Manhattan grand jury votes to indict Donald Trump, showing he, like all other presidents, is not an imperial king

Donald TrumpPresident Donald Trump poses for his official portrait at The White House, in Washington, D.C., on Friday, October 6, 2017. (Official White House Photo by Shealah Craighead)

by Shannon Bow O’Brien, The University of Texas at Austin [first published in The Conversation, republished with permission]

A Manhattan grand jury voted to indict former President Donald Trump on March 30, 2023, for his alleged role in paying porn star Stormy Daniels hush money.

Trump lawyer Joe Tacopina confirmed the indictment.

The New York Times reported that it is not yet clear what exact charges Trump will face, but a formal indictment will likely be issued in the next few days. Manhattan District Attorney Alvin Bragg is the first prosecutor ever to issue an indictment against a former president. Trump is still the center of several ongoing investigations regarding other alleged criminal activity, including actions he took while in office.

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American history is rife with presidents who have used their office to extend executive authority.

Presidents are not kings. George Washington once reflected on this distinction, saying, “I had rather be on my farm than be emperor of the world.”

But American politics and presidency scholars – including me – have long worried about the idea of an imperial presidencymeaning, a president who tries to exert a level of control beyond what the Constitution spells out.

Trump was just another example of a president acting as if he was king by just another name.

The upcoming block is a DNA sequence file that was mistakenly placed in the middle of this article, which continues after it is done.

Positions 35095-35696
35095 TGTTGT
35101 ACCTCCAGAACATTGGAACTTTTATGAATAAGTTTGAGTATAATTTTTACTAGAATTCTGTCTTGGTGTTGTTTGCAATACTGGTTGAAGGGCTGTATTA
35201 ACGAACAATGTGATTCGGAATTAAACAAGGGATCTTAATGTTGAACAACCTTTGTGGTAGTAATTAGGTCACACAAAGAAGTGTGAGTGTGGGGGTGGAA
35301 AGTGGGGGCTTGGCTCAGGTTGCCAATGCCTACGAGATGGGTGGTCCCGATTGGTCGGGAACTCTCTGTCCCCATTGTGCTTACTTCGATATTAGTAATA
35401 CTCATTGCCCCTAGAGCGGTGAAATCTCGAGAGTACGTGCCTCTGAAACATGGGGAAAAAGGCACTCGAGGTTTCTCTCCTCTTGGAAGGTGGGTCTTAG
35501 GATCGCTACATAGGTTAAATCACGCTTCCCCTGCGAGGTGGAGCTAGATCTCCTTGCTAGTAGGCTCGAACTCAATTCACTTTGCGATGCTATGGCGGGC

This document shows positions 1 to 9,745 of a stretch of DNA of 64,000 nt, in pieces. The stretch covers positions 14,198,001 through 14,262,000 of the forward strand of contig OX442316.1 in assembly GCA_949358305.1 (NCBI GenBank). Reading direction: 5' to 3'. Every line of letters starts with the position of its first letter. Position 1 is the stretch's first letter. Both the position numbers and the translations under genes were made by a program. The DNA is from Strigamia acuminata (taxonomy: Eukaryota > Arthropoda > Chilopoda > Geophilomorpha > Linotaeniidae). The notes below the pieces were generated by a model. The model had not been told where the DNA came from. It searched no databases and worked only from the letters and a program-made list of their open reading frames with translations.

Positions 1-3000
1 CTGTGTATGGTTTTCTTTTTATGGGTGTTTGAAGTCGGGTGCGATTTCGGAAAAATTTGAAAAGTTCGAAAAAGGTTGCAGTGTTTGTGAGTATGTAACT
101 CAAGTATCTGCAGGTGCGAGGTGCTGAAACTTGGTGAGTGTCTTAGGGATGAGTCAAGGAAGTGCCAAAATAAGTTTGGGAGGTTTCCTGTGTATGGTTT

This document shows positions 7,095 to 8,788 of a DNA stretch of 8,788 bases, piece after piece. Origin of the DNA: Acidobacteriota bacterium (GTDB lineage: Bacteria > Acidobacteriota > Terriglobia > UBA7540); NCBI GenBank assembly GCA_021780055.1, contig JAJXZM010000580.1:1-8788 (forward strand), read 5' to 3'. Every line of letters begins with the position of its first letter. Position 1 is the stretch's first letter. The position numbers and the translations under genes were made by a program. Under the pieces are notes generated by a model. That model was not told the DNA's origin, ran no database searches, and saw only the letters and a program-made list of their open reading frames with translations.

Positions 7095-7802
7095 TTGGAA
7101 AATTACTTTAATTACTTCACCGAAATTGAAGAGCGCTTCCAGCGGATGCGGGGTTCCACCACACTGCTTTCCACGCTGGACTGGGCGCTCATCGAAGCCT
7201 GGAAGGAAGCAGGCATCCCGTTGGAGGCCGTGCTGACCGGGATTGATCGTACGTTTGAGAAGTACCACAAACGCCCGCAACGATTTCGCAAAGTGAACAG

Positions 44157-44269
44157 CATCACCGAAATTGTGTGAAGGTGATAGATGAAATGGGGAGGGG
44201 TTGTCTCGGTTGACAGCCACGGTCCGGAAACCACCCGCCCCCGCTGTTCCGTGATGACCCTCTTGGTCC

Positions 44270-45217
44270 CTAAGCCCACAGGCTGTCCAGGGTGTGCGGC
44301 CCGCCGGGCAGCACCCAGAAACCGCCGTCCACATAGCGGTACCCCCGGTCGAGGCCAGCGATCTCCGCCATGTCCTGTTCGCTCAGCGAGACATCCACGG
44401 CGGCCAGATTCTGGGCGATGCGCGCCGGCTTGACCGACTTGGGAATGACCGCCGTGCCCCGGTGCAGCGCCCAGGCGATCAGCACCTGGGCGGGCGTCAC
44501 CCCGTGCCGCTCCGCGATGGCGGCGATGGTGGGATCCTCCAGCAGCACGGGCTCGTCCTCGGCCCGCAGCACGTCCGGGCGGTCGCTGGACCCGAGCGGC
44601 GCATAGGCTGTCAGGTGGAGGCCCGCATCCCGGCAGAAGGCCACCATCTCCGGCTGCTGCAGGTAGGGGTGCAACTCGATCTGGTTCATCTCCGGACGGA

Expanding role of the presidency

While some early presidents, notably Andrew Jackson and Abraham Lincoln, expanded the executive branch, most were constrained by the dominance of the legislative branch in their day.

The growth of the executive branch in terms of size and power began in earnest during the 20th century.

Franklin Roosevelt attempted to pack the Supreme Court to overcome opposition to his New Deal legislation, a series of public works and spending projects in the 1930s.

Roosevelt wanted to add a justice for every existing judge on the court who did not retire by age 70 – but it was a transparent attempt to alter the court’s composition to favor his agenda, and the Senate shot it down.

Richard Nixon decided to impound money authorized for programs simply because he disagreed with them. Nixon had vetoed the Federal Water Pollution Control Act Amendments of 1972 but was overridden by Congress. He still withheld money, which eventually culminated in a 1975 Supreme Court case, in which the court ruled against Nixon.

Other presidents tried to unduly influence more mundane aspects of life.

In August 1906, for example, Theodore Roosevelt issued an executive order forcing the Government Printing Office to begin using the new spellings of 300 words – including “although” and “fixed” – in order to simplify them.

Following broad public criticism of this plan, Congress voted to reject these proposed spelling improvements in 1906.

Trump’s turn

Trump’s actions and words throughout the presidency also suggest he believed that the office gave him overarching power.

For example, Trump reflected on his power over states to force them to reopen during the COVID-19 crisis, saying in April 2020, “When somebody’s president of the United States, the authority is total.” But governors actually maintained the control over what remained open or closed in their states during the pandemic.

Trump has also treated the independent judiciary as an inferior branch of government, subject to his control.

“If it’s my judges, you know how they’re gonna decide,” Trump said of his potential judicial appointees in 2016.

Chief Justice John Roberts rejected Trump’s view on this issue in 2018, saying, “We do not have Obama judges or Trump judges, Bush judges or Clinton judges. … What we have is an extraordinary group of dedicated judges doing their level best to do equal right to those appearing before them.”